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Classification System: APG IV

Superregnum: Eukaryota
Regnum: Plantae
Cladus: Angiosperms
Cladus: Eudicots
Cladus: Core eudicots
Cladus: Rosids
Cladus: Eurosids I
Ordo: Fabales

Familia: Fabaceae
Subfamilia: Caesalpinioideae
Tribus: Acacieae
Genus: Acacia
Species: Acacia solenota

Acacia solenota Pedley

Austrobaileya 5(2): 319 (1999).

Acacia solenota is a shrub belonging to the genus Acacia and the subgenus Juliflorae that is endemic to north eastern Australia. The species was listed as vulnerable under the Environment Protection and Biodiversity Conservation Act 1999 in 2008.[1]


The shrub that can grow to a height of around 5 metres (16 ft) and has a dense spreading habit. The glabrous branchlets have reddish brown coloured new growth that is sometimes scurfy. Like most species of Acacia it has phyllodes rather than true leaves. The glabrous, evergreen and dimidiate phyllodes have a length of 8 to 12.5 cm (3.1 to 4.9 in) and a width of 15 to 32 mm (0.59 to 1.26 in). The phyllodes are obtuse with a small callus mucro and have several fine, longitudinal nerves with two or three that are more prominent than the others. It blooms around February producing cylindrical flower-spikes that are almost white in colour with a length of 2.5 to 3.5 cm (0.98 to 1.38 in). Following flowering straight, thick and woody brown seed pods form that can have a length of up to 12 cm (4.7 in) and a width of 8 to 10 mm (0.31 to 0.39 in). The valves of the pods are widest near apex and then narrow toward the base and open elastically from the apex.[2]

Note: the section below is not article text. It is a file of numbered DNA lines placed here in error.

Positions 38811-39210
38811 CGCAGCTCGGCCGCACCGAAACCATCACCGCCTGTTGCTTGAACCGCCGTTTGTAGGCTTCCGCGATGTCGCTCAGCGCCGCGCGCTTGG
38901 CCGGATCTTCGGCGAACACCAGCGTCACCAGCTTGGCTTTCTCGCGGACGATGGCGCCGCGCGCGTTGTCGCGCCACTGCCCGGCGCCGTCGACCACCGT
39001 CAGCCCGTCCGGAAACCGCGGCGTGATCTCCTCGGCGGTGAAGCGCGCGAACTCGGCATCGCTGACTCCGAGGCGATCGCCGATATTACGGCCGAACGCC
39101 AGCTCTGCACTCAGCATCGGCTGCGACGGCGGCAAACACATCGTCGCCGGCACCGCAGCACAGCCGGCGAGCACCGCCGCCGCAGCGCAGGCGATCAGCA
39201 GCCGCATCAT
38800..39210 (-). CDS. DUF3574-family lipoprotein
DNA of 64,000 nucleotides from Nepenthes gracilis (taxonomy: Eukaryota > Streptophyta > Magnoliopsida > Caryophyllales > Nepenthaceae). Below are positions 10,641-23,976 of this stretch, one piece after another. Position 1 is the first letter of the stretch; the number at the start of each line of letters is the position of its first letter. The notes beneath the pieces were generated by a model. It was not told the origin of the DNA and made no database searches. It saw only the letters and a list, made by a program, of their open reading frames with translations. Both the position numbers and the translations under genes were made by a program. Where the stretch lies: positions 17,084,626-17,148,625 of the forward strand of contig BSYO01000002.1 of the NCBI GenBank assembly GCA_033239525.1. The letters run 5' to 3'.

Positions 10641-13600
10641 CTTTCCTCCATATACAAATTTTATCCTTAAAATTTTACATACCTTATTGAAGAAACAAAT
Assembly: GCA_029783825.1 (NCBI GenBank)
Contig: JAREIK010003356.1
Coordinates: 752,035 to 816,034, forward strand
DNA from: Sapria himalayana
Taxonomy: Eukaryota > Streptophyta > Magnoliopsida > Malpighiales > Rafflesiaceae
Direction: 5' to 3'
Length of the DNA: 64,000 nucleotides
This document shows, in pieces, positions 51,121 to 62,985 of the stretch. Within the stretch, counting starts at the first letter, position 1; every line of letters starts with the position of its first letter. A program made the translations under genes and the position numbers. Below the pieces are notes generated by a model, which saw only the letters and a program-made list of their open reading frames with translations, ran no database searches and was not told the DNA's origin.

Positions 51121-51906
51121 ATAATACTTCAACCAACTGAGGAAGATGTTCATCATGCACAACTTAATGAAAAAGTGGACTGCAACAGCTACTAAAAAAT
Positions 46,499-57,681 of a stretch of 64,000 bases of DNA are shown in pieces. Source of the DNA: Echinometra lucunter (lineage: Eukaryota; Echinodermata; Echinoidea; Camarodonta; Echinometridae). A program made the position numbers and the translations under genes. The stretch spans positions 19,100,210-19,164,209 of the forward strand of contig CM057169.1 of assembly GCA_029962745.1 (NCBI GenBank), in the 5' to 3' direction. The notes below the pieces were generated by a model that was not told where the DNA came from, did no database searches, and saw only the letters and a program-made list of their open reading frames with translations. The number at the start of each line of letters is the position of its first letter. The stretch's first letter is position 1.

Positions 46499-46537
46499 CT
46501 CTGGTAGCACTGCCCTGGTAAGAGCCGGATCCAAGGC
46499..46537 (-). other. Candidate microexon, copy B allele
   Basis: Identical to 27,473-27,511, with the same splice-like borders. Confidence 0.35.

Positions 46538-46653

It is found along a narrow stretch of the north eastern coast of Queensland with a length of around 50 km (31 mi)[1] from around Cooktown in the south to Cape Flattery in the north where it is situated among quaternary sand-dunes, often as dense stands as a part of scrub-land[2] or heath-land communities where it is often associated with Corymbia intermedia.[1]
See also

List of Acacia species


"Approved Conservation Advice for Acacia solenota" (PDF). Department of the Environment and Energy. 1 October 2008. Retrieved 2 February 2020.
"Acacia solenota". WorldWideWattle. Western Australian Herbarium. Retrieved 2 February 2020.

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